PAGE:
The content on this page is aggregated and is not affiliated with the artist.
Florence Ada Fuller (1867 – 17 July 1946); South African-born Australian artist. Originally from Port Elizabeth, Fuller migrated as a child to Melbourne with her family. There she trained with her uncle Robert Hawker Dowling and teacher Jane Sutherland and took classes at the National Gallery of Victoria Art School, becoming a professional artist in the late 1880s. In 1892 she left Australia, traveling first to South Africa, where she met and painted for Cecil Rhodes, and then on to Europe. She lived and studied there for the subsequent decade, except for a return to South Africa in 1899 to paint a portrait of Rhodes. Between 1895 and 1904 her works were exhibited at the Paris Salon and London's Royal Academy.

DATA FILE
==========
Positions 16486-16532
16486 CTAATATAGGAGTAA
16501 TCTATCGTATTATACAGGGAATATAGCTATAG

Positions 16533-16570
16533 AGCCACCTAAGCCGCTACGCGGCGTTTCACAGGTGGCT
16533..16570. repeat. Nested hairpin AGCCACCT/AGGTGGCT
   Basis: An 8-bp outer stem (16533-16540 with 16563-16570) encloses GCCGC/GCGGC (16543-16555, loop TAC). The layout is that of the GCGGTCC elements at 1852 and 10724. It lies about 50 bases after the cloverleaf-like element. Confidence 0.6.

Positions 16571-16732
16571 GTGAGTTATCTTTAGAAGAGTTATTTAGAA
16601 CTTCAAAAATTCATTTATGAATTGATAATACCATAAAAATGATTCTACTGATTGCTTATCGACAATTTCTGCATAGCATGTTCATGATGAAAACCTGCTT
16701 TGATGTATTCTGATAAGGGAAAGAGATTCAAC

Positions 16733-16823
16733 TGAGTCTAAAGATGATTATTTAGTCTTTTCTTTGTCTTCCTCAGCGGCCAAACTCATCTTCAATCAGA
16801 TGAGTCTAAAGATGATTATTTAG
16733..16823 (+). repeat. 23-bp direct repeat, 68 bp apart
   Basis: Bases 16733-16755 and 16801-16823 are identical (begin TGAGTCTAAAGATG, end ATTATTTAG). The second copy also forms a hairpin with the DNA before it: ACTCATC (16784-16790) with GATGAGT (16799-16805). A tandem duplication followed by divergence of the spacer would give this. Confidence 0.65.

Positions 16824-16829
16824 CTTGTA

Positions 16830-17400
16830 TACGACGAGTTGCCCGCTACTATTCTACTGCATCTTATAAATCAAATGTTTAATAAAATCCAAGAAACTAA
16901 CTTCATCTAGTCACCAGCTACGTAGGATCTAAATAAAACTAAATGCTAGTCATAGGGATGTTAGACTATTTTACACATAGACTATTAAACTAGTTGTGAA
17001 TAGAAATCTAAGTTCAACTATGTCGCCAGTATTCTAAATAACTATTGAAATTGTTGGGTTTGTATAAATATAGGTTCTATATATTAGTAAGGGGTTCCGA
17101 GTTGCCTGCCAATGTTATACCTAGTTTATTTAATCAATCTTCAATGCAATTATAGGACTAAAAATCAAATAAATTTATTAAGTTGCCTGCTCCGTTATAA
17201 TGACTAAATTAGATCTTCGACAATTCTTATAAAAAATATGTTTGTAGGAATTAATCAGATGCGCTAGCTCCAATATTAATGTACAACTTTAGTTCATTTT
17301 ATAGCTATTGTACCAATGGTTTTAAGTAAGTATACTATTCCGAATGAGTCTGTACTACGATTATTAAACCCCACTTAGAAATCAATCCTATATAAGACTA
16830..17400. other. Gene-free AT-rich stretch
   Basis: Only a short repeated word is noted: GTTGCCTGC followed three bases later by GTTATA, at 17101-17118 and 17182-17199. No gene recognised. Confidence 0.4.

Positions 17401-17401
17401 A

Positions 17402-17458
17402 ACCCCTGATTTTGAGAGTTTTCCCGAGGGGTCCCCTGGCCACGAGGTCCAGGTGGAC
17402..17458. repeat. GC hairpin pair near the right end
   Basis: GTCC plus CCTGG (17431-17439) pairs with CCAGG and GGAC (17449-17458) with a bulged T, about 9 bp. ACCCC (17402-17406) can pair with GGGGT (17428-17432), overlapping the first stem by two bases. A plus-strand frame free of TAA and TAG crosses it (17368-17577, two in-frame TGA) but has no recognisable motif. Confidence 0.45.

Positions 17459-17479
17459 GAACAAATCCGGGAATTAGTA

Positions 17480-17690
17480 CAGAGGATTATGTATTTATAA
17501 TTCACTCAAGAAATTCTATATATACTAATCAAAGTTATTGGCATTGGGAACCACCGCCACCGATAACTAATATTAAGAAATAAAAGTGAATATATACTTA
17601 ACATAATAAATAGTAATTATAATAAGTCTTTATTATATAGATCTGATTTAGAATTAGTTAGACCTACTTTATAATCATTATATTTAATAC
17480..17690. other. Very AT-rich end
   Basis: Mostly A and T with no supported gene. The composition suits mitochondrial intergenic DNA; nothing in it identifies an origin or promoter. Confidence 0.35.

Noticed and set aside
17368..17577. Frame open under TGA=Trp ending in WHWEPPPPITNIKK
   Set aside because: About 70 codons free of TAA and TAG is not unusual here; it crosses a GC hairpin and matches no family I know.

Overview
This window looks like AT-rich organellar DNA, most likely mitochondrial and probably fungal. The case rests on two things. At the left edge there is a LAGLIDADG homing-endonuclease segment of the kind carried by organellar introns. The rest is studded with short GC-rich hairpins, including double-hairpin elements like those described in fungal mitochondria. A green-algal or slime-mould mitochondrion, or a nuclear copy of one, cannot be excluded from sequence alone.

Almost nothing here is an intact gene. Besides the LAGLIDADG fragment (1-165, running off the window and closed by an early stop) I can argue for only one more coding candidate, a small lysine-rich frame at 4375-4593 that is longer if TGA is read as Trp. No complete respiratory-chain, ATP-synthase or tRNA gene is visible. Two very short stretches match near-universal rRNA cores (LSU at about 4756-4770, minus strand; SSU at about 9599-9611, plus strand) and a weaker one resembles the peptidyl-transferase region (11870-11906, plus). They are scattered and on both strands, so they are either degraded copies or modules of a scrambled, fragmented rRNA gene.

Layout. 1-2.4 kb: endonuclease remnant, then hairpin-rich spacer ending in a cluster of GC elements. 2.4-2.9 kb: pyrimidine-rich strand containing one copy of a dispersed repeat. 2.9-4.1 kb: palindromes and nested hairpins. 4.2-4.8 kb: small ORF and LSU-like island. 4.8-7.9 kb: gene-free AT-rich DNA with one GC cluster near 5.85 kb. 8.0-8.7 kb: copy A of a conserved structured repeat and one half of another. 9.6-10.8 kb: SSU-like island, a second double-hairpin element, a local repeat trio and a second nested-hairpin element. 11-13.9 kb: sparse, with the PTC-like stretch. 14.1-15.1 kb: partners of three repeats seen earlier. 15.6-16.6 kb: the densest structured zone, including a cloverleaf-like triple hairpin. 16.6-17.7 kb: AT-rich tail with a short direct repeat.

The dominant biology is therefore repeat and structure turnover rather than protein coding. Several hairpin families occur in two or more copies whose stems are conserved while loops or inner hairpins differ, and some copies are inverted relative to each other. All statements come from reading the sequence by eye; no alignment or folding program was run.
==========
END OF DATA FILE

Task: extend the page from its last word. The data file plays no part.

In 1904, Fuller returned to Australia, living in Perth. She became active in the Theosophical Society and painted some of her best-known work, including A Golden Hour, described by the National Gallery of Australia as a "masterpiece" when it acquired the work in 2013. Beginning in 1908, Fuller travelled extensively, living in India and England before ultimately settling in Sydney. There, she was the inaugural teacher of life drawing at the School of Fine and Applied Arts.... She died in 1946.
Highly regarded during her active career as a portrait and landscape painter, by 1914 Fuller was represented in four public galleries—three in Australia and one in South Africa—a record for a woman who was an Australian painter at that time. In 1927 she began almost 20 years of institutionalization in a mental asylum, however, and her death went without notice. After her death, information about her work frequently was omitted from reference works about Australian painters and knowledge of her work became obscure even though her paintings are held in public art collections including... the National Gallery of Australia, the National Gallery of Victoria, and Australia's National Portrait Gallery.